COVID-19: How the crisis affects society

Ettore Recchi, University Professor and Research Director at the Sociological Observatory of Change (OSC), is coordinating a new research project that brings together several researchers and engineers from the OSC and the Centre for Socio-Political Data (CDSP).

"Coping with Covid-19: Social Distancing, Cohesion, and Inequality in France in 2020 (FR)" is being launched at the height of the confinement period. The study will look at French households before, during, and after the crisis. 

Ettore, as a sociologist, what do you make of this period of acute crisis that we are currently experiencing?

The majority of social phenomenons have a tendency for inertia, for persisting over time, even in an era like our own, which we think of as more prone to social change. Sometimes, however, there are ruptures or discontinuities which are particularly eye-opening. This is what we are seeing right now. We are all dealing with an event that has completely upended our lifestyles. Will this be an interlude or will it be a crucial turning point for the way in which we behave, structure our social lives, and govern our societies? In any case, we can expect that the pandemic will leave its mark in the minds and the imagination of at least one generation, as has been the case time and again following wars, uprisings, and the falls of political regimes throughout history.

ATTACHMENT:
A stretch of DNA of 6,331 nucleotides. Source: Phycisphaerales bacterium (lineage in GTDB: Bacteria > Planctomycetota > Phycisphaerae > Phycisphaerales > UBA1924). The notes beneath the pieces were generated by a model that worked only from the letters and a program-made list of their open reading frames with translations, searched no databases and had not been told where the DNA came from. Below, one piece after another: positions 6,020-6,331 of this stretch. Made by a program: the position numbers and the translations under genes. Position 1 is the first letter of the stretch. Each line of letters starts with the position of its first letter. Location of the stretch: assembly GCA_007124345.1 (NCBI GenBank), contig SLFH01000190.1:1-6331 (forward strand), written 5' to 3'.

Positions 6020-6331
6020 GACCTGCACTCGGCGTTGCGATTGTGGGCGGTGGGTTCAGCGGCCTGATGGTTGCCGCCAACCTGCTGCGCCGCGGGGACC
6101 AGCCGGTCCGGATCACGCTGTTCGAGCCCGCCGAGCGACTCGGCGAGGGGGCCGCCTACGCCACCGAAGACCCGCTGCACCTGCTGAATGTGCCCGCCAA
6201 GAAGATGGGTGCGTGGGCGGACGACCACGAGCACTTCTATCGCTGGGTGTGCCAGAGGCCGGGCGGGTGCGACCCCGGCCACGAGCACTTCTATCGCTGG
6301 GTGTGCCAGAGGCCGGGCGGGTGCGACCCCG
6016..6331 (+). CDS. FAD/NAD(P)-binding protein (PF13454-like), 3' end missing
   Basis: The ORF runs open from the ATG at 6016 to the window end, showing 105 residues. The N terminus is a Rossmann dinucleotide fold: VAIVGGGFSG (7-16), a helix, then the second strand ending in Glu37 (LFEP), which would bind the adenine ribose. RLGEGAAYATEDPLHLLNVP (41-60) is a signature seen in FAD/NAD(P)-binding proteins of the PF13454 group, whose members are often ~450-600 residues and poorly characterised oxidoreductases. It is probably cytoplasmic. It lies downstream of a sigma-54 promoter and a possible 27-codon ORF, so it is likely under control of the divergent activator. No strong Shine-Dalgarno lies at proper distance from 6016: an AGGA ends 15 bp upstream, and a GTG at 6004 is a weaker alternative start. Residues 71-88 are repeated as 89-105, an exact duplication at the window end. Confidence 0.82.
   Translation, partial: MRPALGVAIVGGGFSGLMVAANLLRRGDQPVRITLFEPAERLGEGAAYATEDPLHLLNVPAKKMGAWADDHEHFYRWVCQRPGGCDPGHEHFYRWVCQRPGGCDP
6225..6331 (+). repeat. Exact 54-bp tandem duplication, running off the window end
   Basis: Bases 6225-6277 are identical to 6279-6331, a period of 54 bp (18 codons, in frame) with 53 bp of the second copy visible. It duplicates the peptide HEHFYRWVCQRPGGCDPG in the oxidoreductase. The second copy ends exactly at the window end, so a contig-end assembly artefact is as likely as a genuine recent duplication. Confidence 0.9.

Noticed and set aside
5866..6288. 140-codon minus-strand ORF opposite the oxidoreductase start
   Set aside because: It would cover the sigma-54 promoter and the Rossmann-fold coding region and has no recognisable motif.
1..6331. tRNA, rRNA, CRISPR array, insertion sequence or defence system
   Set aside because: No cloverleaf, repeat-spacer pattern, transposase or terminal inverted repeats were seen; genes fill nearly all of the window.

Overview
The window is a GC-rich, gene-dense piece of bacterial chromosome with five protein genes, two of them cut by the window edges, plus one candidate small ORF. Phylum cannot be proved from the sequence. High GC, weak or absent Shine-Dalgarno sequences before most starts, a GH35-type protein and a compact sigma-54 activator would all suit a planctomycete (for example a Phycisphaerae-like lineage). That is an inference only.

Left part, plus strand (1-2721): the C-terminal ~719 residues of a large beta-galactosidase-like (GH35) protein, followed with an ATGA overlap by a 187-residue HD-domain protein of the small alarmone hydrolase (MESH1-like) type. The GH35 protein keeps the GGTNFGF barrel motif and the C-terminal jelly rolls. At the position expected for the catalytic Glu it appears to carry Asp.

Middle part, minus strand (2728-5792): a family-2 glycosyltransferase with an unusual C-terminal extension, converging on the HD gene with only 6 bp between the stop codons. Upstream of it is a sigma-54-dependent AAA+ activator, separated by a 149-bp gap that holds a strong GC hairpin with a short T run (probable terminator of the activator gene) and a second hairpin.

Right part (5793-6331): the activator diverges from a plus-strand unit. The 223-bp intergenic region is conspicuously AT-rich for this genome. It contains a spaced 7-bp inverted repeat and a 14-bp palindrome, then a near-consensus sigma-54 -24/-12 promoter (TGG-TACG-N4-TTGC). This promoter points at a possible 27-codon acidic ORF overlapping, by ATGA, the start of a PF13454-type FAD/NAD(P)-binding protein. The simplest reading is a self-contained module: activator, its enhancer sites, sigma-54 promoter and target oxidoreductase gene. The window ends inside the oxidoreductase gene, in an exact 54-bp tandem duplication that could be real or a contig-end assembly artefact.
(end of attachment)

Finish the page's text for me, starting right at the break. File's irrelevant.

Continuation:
What does sociology bring to the situation? What can you show the French population through your work?

As human beings, as citizens, and as researchers, we have all been affected by this invisible virus that we hope to eradicate as soon as possible. Virologists and pharmacologists are, naturally, focusing on researching vaccines and treatments. They are on the front line. Behind the scenes, sociologists can try to measure the social effects of the epidemic, as well as the effects of political measures that have been deployed in response. This is particularly the case when we have a virus whose spread must be countered using social rather than medical mechanisms: distancing ourselves from others and avoiding all forms of sociability! Is this causing or will this cause more inward-looking attitudes, loneliness, social fragmentation, and therefore become a possible threat to social cohesion in the future? Furthermore, will this epidemiological and political solution of a lockdown (and other measures to come) have an equal and fair impact on all members of society? As sociologists, social cohesion and inequalities are the lenses through which we carry out our research.

How have you structured the research process? What distinctive features does it have? 

The project “Coping with Covid-19 (CoCo)” brings together a Sciences Po research centre and a service unit of the CNRS, in a mutually complementary process. The OSC brings its expertise in the analysis of inequality and social change; the CDSP contributes with its capacity for rigorous survey methods and the ELIPSS panel. In fact, the panel is the cornerstone of the project. It provides information on a representative sample of the French population from before the Covid crisis, and therefore allows us to track changes in behaviours and attitudes that have been caused by the pandemic and the lockdown. This is a crucial distinction from other sociological studies of Covid-19, which are tending to view the situation like a snapshot, without recording in “real time” the changes in social practices that may take place over time.

You’re a specialist in mobility, especially intra-European mobility, and more widely in European integration… Is that world falling apart right now? Have your areas of research, your reference points and your convictions been suddenly turned upside down?